Remember your why

All throughout the film, we witnessed Pete and Ellie go through a lot of difficulties in connecting with the three children. When they think they were making headway in their relationships with the kids or in the process of adopting them, certain circumstances would come their way that would take a toll on their connection to Lizzie, Juan, and Lita. It is during these difficult times that the words of Ellie’s mom ring so true: It’s helpful to remember why you became a parent in the first place. When we’re faced with waves of disappointment and rejection, being reminded of the reason why we’re doing what we’re doing is exactly the push that we need to get us through another day and continue on the path that we have chosen.

Know that even though it’s never easy, it’s always worth it

Karen, the social worker in the movie, said it best when she said, “Things that matter are hard.” That is true for Pete and Ellie. That is true for Lizzie, Juan, and Lita. This is true for you and me. All things that are worth fighting for and losing sleep over are the things that deeply matter. This world never promises to hand those things to us on a silver platter. You and I have to willingly and consciously defend and strive and fight for those things. We have to defend the least, the last and the lost in our society. We have to strive to keep meaningful and life-giving friendships. We have to fight to have our own families. Doing all of these things is difficult. It’s messy, complicated, and demanding. It is inconvenient. But isn’t that what love is—to sacrifice our own selves for the sake of others? We love what God loves. We love our friends. And we love our families. Because all of these things are always, always worth it.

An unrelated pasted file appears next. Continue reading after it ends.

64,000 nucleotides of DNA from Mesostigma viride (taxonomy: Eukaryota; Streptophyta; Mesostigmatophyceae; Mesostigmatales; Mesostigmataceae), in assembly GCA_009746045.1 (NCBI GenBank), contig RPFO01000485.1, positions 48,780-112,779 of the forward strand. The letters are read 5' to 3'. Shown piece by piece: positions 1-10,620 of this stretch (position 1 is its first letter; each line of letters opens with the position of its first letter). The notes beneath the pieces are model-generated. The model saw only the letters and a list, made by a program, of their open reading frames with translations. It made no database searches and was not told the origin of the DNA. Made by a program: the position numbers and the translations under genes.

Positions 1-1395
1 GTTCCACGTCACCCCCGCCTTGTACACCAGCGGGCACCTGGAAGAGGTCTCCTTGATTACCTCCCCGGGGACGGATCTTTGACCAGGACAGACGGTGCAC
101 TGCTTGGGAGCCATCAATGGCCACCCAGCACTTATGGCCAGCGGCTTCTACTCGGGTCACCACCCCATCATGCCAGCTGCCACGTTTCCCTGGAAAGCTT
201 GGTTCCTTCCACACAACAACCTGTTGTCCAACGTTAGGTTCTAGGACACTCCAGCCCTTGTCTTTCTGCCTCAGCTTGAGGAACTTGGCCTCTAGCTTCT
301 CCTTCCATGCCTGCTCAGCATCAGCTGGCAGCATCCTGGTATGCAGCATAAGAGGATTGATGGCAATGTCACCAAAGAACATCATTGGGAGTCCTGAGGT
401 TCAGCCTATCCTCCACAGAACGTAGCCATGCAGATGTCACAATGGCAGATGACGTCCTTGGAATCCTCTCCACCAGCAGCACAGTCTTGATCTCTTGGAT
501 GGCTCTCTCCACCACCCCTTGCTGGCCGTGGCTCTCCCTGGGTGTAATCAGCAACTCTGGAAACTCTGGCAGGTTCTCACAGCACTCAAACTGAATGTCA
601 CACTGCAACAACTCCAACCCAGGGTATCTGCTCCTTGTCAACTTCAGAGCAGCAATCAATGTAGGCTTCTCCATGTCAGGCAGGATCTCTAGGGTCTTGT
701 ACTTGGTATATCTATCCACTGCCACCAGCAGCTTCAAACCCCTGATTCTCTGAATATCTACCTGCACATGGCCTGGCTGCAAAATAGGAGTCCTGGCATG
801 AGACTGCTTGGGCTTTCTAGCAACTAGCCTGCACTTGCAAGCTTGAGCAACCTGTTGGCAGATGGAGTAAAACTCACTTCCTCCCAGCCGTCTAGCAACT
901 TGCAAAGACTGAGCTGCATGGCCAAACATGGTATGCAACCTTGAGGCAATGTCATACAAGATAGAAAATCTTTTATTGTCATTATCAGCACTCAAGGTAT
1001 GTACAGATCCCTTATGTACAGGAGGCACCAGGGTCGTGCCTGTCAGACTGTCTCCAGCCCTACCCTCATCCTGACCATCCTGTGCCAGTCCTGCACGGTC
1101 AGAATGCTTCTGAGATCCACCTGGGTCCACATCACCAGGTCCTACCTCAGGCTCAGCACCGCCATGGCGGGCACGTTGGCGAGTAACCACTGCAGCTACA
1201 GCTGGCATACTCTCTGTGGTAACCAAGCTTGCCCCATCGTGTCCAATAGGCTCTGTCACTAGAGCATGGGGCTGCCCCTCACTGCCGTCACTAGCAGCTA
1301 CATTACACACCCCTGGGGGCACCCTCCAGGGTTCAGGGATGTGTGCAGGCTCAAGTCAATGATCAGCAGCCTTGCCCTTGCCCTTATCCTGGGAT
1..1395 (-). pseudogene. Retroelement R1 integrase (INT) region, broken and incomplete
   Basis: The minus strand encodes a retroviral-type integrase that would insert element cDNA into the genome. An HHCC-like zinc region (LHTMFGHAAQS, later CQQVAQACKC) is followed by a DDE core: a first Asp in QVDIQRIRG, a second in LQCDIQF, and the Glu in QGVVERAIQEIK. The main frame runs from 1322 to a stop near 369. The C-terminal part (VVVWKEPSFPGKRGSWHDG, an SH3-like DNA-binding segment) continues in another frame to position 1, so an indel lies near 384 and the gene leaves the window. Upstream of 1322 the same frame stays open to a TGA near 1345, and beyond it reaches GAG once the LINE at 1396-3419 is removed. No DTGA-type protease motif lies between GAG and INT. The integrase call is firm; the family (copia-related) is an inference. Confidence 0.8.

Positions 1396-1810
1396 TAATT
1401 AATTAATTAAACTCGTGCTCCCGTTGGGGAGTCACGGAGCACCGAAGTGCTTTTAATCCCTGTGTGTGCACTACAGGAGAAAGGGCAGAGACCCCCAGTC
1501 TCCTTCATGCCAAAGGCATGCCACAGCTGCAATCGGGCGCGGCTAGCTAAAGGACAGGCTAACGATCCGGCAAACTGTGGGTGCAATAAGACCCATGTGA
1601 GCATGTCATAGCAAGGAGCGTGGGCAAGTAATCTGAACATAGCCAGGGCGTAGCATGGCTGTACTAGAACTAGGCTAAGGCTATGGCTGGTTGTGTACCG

Do you have your own favorite lesson from Instant Family? Let us know because we would love to hear from you!


Instant Family Photos: Paramount Pictures